While Radwanska started the match serving, she was broken in a game that took 11 minutes (for just that one game). Eventually, she went down another break but recovered that one and held her third service game to get to 2-3 early in the first. If the previous match on center court between Federer and Kudla was notable for its brevity, this match between Radwanska and Pennetta might be known for its length. With five games down, the match has already lasted 38 minutes and Pennetta had seven break points against Radwanska's serve (converting two of them). Lindsey Davenport said that "I've been really impressed tonight with Pennetta and her movement. She's always been very fast, but she looks even sharper with her footwork; getting in position for balls, scrambling well, not only getting to shots but getting good ones back," Davenport noted.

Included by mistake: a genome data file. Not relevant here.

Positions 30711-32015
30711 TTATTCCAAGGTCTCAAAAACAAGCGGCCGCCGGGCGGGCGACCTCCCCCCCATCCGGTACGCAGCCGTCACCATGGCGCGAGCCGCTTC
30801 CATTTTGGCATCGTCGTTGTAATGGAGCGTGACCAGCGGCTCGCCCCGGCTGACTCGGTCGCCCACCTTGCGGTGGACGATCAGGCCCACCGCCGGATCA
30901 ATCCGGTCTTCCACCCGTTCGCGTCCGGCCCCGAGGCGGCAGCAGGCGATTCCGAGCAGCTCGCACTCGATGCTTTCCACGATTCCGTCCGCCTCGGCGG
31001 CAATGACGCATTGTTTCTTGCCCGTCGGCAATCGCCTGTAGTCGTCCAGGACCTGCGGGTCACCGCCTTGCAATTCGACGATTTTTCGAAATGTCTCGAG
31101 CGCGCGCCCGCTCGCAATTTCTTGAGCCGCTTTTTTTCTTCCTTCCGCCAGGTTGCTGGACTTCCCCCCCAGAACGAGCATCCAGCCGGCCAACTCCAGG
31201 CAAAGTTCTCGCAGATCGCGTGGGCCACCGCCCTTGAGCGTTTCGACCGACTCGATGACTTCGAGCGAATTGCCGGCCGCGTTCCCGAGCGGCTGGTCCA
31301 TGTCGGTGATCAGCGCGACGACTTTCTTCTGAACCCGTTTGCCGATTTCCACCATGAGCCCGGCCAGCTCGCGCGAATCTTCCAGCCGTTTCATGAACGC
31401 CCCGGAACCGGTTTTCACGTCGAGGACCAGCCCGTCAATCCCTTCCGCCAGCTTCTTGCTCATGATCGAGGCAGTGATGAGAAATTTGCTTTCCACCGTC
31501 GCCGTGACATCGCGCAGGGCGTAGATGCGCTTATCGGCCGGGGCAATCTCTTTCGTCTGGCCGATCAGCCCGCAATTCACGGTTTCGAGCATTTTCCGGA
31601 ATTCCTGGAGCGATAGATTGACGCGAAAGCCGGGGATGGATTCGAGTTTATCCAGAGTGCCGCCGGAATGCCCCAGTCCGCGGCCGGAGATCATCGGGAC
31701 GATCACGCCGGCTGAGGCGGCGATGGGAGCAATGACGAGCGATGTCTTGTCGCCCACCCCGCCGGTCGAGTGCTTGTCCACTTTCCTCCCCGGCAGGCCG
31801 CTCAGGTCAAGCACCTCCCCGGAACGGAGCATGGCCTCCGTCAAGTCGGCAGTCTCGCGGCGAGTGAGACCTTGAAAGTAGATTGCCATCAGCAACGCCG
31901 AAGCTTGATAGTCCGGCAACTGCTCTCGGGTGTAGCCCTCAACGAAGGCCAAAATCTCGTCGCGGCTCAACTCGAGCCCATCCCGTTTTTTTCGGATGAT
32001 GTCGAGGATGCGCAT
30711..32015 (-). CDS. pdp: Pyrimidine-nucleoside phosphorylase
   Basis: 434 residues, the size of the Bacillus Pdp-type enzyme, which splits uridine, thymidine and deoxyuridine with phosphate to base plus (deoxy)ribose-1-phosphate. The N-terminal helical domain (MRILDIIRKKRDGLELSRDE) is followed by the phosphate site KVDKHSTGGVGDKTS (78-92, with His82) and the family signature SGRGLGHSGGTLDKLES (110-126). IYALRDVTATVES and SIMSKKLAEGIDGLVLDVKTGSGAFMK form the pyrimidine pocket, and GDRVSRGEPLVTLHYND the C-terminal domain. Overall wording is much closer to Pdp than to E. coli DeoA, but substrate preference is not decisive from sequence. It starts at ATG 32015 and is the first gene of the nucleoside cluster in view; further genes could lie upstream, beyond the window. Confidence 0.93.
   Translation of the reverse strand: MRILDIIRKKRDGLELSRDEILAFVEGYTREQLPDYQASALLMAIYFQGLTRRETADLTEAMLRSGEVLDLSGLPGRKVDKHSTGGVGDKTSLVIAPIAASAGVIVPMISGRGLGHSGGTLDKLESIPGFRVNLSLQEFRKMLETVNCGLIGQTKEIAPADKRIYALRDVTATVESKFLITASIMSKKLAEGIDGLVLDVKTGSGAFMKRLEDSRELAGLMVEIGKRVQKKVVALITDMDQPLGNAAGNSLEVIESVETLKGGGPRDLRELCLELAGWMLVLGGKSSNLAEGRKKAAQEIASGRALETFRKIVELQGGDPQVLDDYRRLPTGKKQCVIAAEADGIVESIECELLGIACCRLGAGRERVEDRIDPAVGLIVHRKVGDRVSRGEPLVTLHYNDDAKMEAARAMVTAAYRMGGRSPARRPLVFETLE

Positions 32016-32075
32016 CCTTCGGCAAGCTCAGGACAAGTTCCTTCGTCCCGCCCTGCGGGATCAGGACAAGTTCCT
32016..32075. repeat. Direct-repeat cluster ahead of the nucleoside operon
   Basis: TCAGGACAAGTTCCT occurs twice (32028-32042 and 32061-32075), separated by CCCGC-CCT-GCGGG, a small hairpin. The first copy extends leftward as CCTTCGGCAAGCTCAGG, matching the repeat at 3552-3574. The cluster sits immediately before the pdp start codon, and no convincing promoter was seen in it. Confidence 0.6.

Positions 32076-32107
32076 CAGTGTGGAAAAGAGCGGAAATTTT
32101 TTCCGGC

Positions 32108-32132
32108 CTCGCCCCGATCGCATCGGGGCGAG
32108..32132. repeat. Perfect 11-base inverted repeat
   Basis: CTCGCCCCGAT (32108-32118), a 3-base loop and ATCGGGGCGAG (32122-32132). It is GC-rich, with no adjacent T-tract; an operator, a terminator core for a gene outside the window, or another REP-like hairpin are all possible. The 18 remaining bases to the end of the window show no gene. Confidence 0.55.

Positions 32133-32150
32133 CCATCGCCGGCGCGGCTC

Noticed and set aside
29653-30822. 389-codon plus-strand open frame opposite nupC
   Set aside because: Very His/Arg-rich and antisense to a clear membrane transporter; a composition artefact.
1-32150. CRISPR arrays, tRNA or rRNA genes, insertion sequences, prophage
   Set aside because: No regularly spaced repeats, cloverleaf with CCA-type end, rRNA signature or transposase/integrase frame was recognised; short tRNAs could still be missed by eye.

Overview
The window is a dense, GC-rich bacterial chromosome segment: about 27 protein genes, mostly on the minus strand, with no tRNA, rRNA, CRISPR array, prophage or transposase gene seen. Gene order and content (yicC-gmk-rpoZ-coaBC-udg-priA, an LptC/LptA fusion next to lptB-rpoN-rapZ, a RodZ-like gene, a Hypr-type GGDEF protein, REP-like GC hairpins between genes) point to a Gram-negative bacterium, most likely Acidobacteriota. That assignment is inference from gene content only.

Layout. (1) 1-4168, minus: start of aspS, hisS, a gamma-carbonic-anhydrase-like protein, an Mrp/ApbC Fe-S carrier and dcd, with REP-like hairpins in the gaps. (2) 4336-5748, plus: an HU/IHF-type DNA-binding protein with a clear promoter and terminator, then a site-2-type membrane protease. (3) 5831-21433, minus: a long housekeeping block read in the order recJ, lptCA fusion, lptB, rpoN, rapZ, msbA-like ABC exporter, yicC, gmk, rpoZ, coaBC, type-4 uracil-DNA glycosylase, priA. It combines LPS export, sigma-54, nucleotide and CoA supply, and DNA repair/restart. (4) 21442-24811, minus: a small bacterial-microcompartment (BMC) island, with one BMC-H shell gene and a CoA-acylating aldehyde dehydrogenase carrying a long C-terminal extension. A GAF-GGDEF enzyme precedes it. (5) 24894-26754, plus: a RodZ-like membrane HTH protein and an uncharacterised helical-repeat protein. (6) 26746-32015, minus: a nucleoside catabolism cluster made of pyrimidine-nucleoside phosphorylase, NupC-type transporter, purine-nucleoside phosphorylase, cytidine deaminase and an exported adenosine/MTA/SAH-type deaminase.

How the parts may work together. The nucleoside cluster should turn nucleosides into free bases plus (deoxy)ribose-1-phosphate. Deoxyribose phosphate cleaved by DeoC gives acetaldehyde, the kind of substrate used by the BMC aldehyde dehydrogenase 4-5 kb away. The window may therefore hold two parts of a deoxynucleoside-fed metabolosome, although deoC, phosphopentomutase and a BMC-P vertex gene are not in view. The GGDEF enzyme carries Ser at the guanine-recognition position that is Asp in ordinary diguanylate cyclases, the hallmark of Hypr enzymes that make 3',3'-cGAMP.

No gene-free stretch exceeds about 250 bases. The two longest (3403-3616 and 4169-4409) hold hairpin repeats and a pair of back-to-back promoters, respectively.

Brett Haber asked Lindsey why Pennetta was ranked 25th in the world rather than where she used to be. Lindsey said "well, it doesn't help when you hit 30 and I know she just hit it two weeks ago (on February 25th). It's not just getting older in the body, sometimes; it's also in the mind," Davenport opined. "You play for all these years (Pennetta turned pro on 2/25/2000) (and) it's tough to be (as) enthusiastic and energetic day in and day out as you once were when you were younger. Also, she has to work very hard for her wins, she doesn't have a big weapon; she doesn't get a lot of easy matches, even when the score's 2 & 2," Davenport continued. "She's still working hard. She's getting a lot of balls in play, she practices hard. Sometimes, you just lose that spark. She's still doing incredibly well. As you (Haber) said, she's still ranked in the Top 25. But she's not as confident as she was a few years back," Davenport concluded. The score was tied at 3-all in the first set with two breaks each in 42 minutes of play. At this rate, they will not get out of the first set in the amount of time Federer took to dispose of Kudla in their entire match. I don't mind the pace, but it was evident that if asked to describe the pace of the match, the word most likely that would be used by Haber & Davenport would probably be the word, "plodding." Radwanska held serve to go up 4-3 in the first in a set that she would eventually capture, 6-4 in 59 minutes.